likeafieldmouse:

Yayoi Kusama in Studio

Reblogged from androphilia with 3,704 notes

nextelchirp:

worclip:

This Too Shall Pass (2012) by Tomorrow Machine

Independent packaging project for perishable goods:

Is it reasonable that it takes several years for a milk carton to decompose naturally, when the milk goes sour after a week? This Too Shall Pass is a series of food packaging were the packaging has the same short life-span as the foods they contain. The package and its content is working in symbiosis.

Smoothie package
Gel of the agar agar seaweed and water are the only components used to make this package. To open it you pick the top. The package will wither at the same speed as its content. It is made for drinks that have a short life span and needs to be refrigerated, fresh juice, smoothies and cream for example.

Rice Package
Package made of biodegradable beeswax. To open it you peel it like a fruit. The package is designed to contain dry goods, for example grains and rice.

Oil package
A package made of caramelized sugar, coated with wax. To open it you crack it like an egg. When the material is cracked the wax do no longer protect the sugar and the package melts when it comes in contact with water. This package is made for oil-based food.

!!!

Reblogged from latristessedamour with 52,858 notes

nevver:

25 years ago June 4th, Tiananmen Square

Reblogged from nevver with 9,776 notes

thestudiocollective:

Rogério Timóteo

(Source: asylum-art )

Reblogged from thestudiocollective with 3,731 notes

(Source: p-1-m-p)

Reblogged from zzzaaaaggg with 17,186 notes

archatlas:

Architectural Illustrations Alexander Daxböck

Reblogged from turnof-century with 575 notes

subtilitas:

Valerio Olgiati - Plantahof auditorium, Landquart 2010. Via, photos (C) Javier Miguel Verme, Ralph Feiner.

Reblogged from subtilitas with 317 notes

subtilitas:

Morger & DegeloDreirosen-Klybeck school building, Basel 1996. The relation of the colorful window coverings to the foliage in the courtyard is clear in the 3rd and 4th images. Photos (C) Reudi Walti. 

Reblogged from turnof-century with 581 notes

archatlas:

Zenkonyu Tamping Earth Tadashi Saito + Atelier NAVE

Reblogged from visicert with 415 notes

scalesofperception:

holding-pattern 

Reblogged from privilegeolympics with 2,100 notes

fer1972:

Segmented Wings by Dukno Yoon

Reblogged from androphilia with 3,383 notes

ryanpanos:

Cocoons | Peter Steinhauer | Via

Steinhauer, who lived in Asia for near twenty years, beautifully captured the style of construction that is unique to Hong Kong in which the building is wrapped in silk fabric to prevent debris from falling onto the street and pedestrians below.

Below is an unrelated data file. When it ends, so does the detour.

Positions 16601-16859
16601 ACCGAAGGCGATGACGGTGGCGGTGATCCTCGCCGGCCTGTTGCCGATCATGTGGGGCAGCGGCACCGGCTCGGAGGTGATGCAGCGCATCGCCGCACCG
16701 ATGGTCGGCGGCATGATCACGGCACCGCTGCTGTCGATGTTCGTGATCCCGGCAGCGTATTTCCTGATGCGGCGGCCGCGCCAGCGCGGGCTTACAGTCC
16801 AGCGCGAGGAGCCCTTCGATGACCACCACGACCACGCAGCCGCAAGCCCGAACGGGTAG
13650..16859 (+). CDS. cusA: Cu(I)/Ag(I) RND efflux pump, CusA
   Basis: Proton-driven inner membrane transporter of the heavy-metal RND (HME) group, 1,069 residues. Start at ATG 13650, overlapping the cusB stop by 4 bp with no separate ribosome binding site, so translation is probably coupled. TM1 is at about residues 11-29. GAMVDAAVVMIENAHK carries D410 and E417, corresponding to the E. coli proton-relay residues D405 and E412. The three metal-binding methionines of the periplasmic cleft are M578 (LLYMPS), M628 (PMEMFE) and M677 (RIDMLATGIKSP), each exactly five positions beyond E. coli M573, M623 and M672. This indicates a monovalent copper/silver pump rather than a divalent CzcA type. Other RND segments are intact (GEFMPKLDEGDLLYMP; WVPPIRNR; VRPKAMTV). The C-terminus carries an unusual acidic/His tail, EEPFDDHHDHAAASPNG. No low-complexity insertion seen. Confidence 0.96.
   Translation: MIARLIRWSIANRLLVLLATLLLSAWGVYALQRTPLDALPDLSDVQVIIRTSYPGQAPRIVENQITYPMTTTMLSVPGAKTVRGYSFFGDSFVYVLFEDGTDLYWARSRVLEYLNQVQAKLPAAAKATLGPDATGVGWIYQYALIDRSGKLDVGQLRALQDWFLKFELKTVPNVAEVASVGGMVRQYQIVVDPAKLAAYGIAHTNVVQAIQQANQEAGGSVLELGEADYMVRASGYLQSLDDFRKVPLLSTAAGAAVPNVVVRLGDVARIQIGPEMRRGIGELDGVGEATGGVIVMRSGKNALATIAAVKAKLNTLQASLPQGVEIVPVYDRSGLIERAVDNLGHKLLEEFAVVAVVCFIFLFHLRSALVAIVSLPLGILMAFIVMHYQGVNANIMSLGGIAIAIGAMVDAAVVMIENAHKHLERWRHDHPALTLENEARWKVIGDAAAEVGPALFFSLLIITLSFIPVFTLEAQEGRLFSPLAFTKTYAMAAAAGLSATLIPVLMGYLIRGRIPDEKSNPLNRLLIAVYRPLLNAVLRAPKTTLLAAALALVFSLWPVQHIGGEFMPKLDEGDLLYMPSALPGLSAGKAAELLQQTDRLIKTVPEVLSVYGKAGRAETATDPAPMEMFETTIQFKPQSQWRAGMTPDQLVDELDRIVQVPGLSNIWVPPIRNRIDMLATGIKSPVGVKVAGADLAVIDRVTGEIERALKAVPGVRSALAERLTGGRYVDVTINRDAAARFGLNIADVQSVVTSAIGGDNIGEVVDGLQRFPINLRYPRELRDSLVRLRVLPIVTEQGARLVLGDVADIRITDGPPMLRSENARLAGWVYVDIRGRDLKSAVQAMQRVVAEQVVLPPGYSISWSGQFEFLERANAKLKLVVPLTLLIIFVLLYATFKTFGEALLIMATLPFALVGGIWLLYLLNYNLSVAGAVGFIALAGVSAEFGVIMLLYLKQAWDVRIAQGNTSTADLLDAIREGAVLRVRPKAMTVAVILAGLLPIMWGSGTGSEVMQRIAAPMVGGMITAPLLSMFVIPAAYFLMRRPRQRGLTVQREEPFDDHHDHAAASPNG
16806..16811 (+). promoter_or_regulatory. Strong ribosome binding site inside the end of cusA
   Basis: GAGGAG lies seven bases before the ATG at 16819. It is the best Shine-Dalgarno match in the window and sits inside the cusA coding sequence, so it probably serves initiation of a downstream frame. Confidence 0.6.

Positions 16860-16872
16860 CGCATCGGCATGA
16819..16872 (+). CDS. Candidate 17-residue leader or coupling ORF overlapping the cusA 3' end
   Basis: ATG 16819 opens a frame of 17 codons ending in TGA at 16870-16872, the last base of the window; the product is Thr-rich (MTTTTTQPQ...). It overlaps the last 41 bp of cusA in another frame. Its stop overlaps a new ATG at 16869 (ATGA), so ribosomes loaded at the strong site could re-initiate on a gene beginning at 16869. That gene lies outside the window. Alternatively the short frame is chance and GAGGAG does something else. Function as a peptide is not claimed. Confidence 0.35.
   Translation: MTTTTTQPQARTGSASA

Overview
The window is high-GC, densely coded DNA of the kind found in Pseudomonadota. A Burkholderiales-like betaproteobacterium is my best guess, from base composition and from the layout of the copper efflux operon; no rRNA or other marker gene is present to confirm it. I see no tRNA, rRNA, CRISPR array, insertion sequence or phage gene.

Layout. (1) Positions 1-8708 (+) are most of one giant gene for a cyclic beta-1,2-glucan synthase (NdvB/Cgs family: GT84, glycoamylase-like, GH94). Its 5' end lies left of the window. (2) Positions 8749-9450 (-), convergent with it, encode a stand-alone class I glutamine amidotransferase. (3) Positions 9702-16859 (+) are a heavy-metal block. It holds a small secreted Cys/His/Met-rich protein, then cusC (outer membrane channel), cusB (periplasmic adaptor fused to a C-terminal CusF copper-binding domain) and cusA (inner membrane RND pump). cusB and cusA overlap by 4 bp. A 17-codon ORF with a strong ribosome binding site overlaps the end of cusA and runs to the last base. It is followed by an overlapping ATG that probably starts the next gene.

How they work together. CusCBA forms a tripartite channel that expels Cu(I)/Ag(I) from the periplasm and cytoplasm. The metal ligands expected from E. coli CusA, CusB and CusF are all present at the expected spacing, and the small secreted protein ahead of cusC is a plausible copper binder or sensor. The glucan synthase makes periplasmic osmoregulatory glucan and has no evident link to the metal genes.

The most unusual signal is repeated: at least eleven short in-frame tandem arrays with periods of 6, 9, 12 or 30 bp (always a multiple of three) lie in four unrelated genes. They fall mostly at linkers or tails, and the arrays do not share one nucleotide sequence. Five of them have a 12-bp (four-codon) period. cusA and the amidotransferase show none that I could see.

Buildings are wrapped in silk regardless of whether the building is being built, being taken down, and regardless of whether it’s inhabited. It is possible to have to live with silk-covered windows for as long as the construction on one of these enormous buildings lasts.

Reblogged from androphilia with 1,263 notes

theatlantic:

A Bionic, Mind-Controlled Arm, From the Inventor of the Segway

The Segway was supposed to change everything … until it became the preferred transportation of walking tours and shopping mall security. But now its inventor, Dean Kamen, is back with a new creation that might be slightly more revolutionary.
Enter the DEKA limb, the first FDA-approved robotic arm that’s powered by the wearer’s mind. Electrodes attached to the arm near the prosthesis detect muscle contraction, and those signals are then interpreted into specific movements by a computer, the FDA announced on Friday.
"The device is modular so that it can be fitted to people who’ve suffered any degree of limb loss, from an entire arm to a hand," Bloomberg Businessweek reported. ”Six ‘grip patterns’ allow wearers to drink a cup of water, hold a cordless drill or pick up a credit card or a grape, among other functions.”
Read more. [Image: DARPA]

theatlantic:

A Bionic, Mind-Controlled Arm, From the Inventor of the Segway

The Segway was supposed to change everything … until it became the preferred transportation of walking tours and shopping mall security. But now its inventor, Dean Kamen, is back with a new creation that might be slightly more revolutionary.

Enter the DEKA limb, the first FDA-approved robotic arm that’s powered by the wearer’s mind. Electrodes attached to the arm near the prosthesis detect muscle contraction, and those signals are then interpreted into specific movements by a computer, the FDA announced on Friday.

"The device is modular so that it can be fitted to people who’ve suffered any degree of limb loss, from an entire arm to a hand," Bloomberg Businessweek reported. ”Six ‘grip patterns’ allow wearers to drink a cup of water, hold a cordless drill or pick up a credit card or a grape, among other functions.”

Read more. [Image: DARPA]

Reblogged from theatlantic with 5,829 notes

subtilitas:

Paulo Mendes da Rocha - Casa no Butantã, the architect’s own home, São Paulo 1966. Via, photos (C) Nelson Kon

Reblogged from subtilitas with 2,502 notes

nickelsonwooster:

Spatial. 

hlangjournal:

HAPPENINGS. 

RICHARD SERRA, “NEW SCULPTURE”

AT GAGOSIAN GALLERY IN NYC UNTIL MARCH 15.

Reblogged from nickelsonwooster with 626 notes